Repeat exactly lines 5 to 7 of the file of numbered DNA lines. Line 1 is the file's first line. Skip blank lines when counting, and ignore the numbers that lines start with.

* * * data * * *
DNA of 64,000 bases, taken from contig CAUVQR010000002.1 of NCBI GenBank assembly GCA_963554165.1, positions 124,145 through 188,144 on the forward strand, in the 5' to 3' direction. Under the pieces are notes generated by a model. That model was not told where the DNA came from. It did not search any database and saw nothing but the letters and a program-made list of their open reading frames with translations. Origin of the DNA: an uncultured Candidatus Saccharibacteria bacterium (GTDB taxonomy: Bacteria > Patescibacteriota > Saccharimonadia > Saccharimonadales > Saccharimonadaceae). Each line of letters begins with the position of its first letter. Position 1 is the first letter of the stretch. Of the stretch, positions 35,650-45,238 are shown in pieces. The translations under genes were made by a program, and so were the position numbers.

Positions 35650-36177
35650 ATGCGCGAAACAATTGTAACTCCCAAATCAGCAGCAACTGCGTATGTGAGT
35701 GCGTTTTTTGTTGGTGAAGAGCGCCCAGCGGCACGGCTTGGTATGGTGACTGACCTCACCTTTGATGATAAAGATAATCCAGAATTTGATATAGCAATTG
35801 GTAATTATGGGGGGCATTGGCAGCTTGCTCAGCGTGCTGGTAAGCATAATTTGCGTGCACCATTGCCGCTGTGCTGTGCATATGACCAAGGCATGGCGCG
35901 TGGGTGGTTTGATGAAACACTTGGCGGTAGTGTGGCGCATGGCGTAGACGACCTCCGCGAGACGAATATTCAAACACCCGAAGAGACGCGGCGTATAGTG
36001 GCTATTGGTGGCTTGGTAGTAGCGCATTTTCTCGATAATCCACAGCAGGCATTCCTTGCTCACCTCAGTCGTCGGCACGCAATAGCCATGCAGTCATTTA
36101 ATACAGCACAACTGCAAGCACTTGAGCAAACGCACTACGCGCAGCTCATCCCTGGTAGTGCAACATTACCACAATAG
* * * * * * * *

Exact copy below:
35801 GTAATTATGGGGGGCATTGGCAGCTTGCTCAGCGTGCTGGTAAGCATAATTTGCGTGCACCATTGCCGCTGTGCTGTGCATATGACCAAGGCATGGCGCG
35901 TGGGTGGTTTGATGAAACACTTGGCGGTAGTGTGGCGCATGGCGTAGACGACCTCCGCGAGACGAATATTCAAACACCCGAAGAGACGCGGCGTATAGTG
36001 GCTATTGGTGGCTTGGTAGTAGCGCATTTTCTCGATAATCCACAGCAGGCATTCCTTGCTCACCTCAGTCGTCGGCACGCAATAGCCATGCAGTCATTTA